It’s been a push and pull honestly – because my nature is to be off social media. I go on these social detox retreats where I don’t have my phone for a weekend, and I’m an avid supporter of being in the moment. So, I try to be off my phone as much as possible, I don’t think I have that ‘addiction’. But naturally, when you have a phone often enough, you end up scrolling through Instagram and you’re like “Why am I on Instagram? I just opened my phone –”

 Yes! It’s become robotic, you do it when you have nothing else to do.

Keana Marie from Dash and Lilly on Netflix.

Source @samhhunter  [Instagram]. Credit: Samantha Hunter

We spoke about the fact that you’re a filmmaker as well. Do you have anyone you aspire to work with in front of or behind the camera?

Yeah, definitely. Both Andersons – Wes Anderson and Paul Thomas Anderson, they’re some of my favourite directors. Greta Gerwig, Florence Pugh, I’d love to work with Timothée Chalamet – I’ve never said that in an interview before. I’m a manifester, so hopefully in saying this and putting it out into the universe it’s going to come back and I can be like: ‘I said that in an interview once, [sarcastically spells out] LOL”…

I’m sure you’ll get an opportunity to work with them in the future. Are there any projects we should be looking out for?

I just made my film called As the Tide Comes In, it’s a short film of eight minutes and it’s silent. It’s very important to me – my first little baby, I’m genuinely very proud of it…it’s not your typical silent film, it’s not black and white. I’m a very auteur director in that every single thing you see is there on purpose, from shot, to colour, to objects, to everything…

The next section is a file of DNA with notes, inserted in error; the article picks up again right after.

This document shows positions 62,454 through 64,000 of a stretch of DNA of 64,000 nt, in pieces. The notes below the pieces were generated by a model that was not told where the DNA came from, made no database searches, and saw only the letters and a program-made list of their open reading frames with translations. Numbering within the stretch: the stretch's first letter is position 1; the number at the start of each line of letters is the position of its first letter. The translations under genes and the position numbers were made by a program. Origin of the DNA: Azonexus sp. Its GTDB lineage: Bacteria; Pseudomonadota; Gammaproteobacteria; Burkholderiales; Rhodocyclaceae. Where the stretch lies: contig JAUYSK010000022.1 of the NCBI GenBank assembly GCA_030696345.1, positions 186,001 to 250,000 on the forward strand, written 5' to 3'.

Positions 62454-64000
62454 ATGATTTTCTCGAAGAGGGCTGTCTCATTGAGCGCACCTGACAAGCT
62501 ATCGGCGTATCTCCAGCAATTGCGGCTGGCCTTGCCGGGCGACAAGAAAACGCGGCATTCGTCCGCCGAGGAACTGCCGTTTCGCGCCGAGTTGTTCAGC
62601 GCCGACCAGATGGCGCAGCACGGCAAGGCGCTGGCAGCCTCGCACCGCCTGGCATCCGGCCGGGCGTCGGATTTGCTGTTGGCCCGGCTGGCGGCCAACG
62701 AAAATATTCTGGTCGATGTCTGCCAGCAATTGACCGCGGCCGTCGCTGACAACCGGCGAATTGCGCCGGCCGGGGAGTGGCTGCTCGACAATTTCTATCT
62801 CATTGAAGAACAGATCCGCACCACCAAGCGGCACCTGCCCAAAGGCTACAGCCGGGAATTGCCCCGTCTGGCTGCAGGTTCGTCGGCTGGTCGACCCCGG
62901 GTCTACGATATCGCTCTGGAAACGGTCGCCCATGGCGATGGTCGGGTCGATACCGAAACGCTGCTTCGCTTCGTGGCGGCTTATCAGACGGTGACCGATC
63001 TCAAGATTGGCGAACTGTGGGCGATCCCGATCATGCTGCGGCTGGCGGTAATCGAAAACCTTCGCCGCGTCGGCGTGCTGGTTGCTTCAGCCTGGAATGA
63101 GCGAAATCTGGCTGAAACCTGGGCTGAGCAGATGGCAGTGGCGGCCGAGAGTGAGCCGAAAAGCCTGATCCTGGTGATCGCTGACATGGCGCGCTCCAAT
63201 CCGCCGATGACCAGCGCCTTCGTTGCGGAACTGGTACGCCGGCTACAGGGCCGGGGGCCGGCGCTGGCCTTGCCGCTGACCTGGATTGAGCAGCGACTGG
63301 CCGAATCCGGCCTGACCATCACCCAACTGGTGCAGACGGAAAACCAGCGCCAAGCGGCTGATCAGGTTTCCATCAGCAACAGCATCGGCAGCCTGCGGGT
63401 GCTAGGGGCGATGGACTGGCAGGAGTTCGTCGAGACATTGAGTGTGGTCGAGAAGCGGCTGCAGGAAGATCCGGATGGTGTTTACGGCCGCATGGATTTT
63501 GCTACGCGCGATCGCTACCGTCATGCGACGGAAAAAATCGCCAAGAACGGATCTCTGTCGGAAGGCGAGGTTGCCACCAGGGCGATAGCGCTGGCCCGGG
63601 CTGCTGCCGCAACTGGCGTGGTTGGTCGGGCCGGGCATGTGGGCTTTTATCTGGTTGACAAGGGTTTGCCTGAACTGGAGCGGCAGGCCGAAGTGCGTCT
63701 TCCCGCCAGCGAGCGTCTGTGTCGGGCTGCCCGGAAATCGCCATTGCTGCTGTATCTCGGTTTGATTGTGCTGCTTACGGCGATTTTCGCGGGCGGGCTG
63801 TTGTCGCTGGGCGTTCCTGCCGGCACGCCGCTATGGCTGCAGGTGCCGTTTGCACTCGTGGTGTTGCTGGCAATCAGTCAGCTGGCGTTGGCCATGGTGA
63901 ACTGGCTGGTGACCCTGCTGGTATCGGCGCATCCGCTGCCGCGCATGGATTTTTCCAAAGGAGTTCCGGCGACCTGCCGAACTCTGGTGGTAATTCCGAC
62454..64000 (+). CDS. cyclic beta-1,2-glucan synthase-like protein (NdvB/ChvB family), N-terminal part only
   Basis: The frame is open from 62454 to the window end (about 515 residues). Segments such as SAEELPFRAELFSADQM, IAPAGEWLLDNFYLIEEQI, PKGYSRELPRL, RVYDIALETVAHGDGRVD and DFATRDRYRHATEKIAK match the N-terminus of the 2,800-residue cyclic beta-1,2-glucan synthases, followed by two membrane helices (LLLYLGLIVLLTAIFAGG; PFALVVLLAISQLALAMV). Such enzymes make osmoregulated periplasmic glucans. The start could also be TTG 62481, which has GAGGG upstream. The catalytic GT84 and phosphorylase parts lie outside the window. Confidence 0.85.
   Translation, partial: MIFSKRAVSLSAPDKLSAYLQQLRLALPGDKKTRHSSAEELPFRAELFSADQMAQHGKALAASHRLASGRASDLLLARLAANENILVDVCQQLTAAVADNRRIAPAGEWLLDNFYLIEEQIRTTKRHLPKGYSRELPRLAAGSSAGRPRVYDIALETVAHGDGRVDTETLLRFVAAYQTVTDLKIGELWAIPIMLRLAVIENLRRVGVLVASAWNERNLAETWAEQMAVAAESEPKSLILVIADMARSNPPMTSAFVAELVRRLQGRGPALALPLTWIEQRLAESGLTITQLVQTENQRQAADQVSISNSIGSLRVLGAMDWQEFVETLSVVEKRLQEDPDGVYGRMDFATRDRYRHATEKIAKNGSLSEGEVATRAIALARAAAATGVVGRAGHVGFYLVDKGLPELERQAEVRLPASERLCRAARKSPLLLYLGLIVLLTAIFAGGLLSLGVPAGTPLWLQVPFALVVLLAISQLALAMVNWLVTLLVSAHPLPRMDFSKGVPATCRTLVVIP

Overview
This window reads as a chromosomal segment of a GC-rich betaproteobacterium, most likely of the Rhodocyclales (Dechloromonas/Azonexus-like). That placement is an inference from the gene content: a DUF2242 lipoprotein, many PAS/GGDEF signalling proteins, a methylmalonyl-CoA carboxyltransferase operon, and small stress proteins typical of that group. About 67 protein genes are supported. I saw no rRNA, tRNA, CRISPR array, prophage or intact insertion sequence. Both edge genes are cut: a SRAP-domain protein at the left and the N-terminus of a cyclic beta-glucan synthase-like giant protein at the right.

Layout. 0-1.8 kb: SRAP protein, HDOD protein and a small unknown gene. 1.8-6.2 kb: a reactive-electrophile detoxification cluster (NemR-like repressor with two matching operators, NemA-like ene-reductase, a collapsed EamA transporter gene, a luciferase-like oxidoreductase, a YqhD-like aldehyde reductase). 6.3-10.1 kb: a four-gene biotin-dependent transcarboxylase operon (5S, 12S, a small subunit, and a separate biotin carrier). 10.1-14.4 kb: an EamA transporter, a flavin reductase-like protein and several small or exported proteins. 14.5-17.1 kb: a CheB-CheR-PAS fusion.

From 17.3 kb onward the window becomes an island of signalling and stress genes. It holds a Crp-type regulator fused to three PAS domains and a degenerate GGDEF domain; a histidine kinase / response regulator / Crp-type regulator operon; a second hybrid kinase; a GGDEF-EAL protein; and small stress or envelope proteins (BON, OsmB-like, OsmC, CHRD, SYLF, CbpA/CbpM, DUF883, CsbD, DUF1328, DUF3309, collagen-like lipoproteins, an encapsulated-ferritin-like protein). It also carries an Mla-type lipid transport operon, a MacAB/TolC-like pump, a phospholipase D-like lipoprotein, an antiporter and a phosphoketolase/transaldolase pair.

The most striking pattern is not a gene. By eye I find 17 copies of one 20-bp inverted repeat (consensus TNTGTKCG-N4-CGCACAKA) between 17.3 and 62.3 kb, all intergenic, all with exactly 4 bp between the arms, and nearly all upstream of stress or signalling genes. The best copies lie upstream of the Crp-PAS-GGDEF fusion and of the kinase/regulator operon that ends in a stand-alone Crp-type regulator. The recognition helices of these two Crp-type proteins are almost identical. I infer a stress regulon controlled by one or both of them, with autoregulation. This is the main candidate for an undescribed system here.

It’s a silent film that explores the in-betweens: moving from a toxic relationship to a healthy one and all of the resistance that comes with that like unfathomable, shameful cravings, lack of understanding, just having to rewire love. I had to make it a silent film because I didn’t really have the words to explain what I was feeling, it was very emotive. And I wanted people who are enduring, without even consciously knowing it – or who have endured in the past to know that they’re not alone in feeling this feeling that they can’t pinpoint…

Catch Dash and Lily on Netflix and watch out for Keana’s directorial debut in As the Tide Comes In. 

Find Keana Marie on Instagram @keanamarie_

Photography: Samantha Hunter @samhhunter

Interview by Sophie Bishop

Sophie Bishop